Background The National Early Warning Score (NEWS) is a simple, rapid assessment tool developed by the Royal College of Physicians to standardise the assessment and monitoring of acutely ill patients and facilitate communication across settings. Ambulance Service introduced NEWS in 2013/14. Previous work in this area showed that paramedics were not using NEWS in practice so this study explored the reasons why and how paramedics use, or don’t use, NEWS in practice. Methods Qualitative study using a pragmatic approach. Semi-structured interviews were conducted on a purposive volunteer sample of 8 paramedics with a range of roles, locations and lengths of service. Interviews were digitally recorded and transcribed for analysis. Five stage framework analysis commenced in parallel with data collection. Results Two main themes emerged from the data. The first theme was when and how paramedics used NEWS in their decision making. All participants thought that they, and their peers, collected all the observations necessary to calculate a NEWS but that it didn’t enter their thoughts until after decisions had been made and were being documented. Participants saw NEWS as a tool to support their decisions but also thought NEWS may be beneficial for triggering decisions by non-paramedic ambulance staff. The second theme was how interactions with other healthcare professionals impacted on paramedics’ use of NEWS. The reception participants received when handing a NEWS over at hospital had a strong influence on their continuing use of NEWS. The perception that Emergency Department staff weren’t interested in NEWS acted as a negative influence on pre-hospital practice apart from one area where the local hospital encouraged the use of NEWS which had a localised positive reinforcing effect. Conclusions Paramedics use NEWS to support rather than trigger decisions. The perceived importance placed on information handed over at hospital influences paramedics pre-hospital practice. https://emj.bmj.com/content/emermed/33/9/e2.3.full.pdf This is an Open Access article distributed in accordance with the Creative Commons Attribution Non Commercial (CC BY-NC 4.0) license, which permits others to distribute, remix, adapt, build upon this work non-commercially, and license their derivative works on different terms, provided the original work is properly cited and the use is non-commercial. See: http://creativecommons.org/licenses/by-nc/4.0/ http://dx.doi.org/10.1136/emermed-2016-206139.10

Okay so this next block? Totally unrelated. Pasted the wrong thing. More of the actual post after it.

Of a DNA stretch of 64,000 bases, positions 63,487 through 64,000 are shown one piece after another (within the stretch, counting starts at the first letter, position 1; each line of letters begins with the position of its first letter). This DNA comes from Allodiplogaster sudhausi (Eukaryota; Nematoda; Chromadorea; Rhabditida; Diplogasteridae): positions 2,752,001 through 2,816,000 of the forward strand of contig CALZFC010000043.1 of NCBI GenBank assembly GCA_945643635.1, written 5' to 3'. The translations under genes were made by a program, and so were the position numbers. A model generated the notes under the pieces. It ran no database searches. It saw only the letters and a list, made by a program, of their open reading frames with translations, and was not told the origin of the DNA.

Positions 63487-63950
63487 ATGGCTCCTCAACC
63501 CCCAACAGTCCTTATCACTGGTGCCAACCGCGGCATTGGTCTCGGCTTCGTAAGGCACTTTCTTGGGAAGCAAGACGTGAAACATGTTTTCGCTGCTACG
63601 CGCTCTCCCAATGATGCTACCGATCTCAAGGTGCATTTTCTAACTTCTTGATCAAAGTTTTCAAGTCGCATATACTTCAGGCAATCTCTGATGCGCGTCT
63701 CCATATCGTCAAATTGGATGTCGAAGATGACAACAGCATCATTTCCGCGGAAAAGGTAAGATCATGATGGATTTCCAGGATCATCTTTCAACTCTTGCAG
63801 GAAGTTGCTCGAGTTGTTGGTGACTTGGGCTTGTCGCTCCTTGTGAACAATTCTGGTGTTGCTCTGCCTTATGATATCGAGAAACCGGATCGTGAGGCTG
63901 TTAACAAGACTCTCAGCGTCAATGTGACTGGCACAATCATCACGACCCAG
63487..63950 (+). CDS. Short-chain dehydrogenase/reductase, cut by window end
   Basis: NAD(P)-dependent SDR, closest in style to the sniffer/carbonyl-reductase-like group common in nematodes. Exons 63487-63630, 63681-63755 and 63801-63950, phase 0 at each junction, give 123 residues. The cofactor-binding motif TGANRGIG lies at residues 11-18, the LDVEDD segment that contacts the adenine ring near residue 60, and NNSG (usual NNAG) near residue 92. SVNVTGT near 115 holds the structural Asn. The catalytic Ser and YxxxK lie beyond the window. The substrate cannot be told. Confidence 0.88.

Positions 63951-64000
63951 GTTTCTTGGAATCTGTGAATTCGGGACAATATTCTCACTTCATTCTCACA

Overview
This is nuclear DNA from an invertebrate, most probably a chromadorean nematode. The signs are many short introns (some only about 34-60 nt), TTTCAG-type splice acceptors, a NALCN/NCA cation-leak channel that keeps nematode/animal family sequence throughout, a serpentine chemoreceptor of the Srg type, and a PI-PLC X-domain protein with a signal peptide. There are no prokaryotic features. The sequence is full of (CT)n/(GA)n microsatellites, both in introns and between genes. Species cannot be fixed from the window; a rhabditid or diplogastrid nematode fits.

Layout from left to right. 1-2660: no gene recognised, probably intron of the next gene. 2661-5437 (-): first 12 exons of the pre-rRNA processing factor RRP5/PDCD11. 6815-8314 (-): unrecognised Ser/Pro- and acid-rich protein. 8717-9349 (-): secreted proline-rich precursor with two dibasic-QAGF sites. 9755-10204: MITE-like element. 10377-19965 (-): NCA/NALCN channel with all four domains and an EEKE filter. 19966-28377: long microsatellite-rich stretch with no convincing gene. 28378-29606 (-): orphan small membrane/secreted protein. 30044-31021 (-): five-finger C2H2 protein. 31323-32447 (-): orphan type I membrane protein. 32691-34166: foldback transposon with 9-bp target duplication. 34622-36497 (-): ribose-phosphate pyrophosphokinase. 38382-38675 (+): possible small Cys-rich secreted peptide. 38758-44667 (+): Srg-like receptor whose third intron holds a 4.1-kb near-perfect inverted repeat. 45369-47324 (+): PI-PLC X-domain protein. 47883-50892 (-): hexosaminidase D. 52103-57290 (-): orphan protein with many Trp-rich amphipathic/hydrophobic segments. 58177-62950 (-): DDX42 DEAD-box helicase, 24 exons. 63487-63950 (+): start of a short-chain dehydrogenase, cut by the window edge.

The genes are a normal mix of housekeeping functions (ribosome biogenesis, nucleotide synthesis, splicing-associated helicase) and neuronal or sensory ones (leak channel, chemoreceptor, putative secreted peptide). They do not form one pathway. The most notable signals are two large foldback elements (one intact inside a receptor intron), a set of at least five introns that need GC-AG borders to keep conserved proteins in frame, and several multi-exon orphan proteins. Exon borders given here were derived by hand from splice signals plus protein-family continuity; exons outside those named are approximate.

• A qualitative investigation into paramedics' thoughts about the introduction of the National Early Warning Score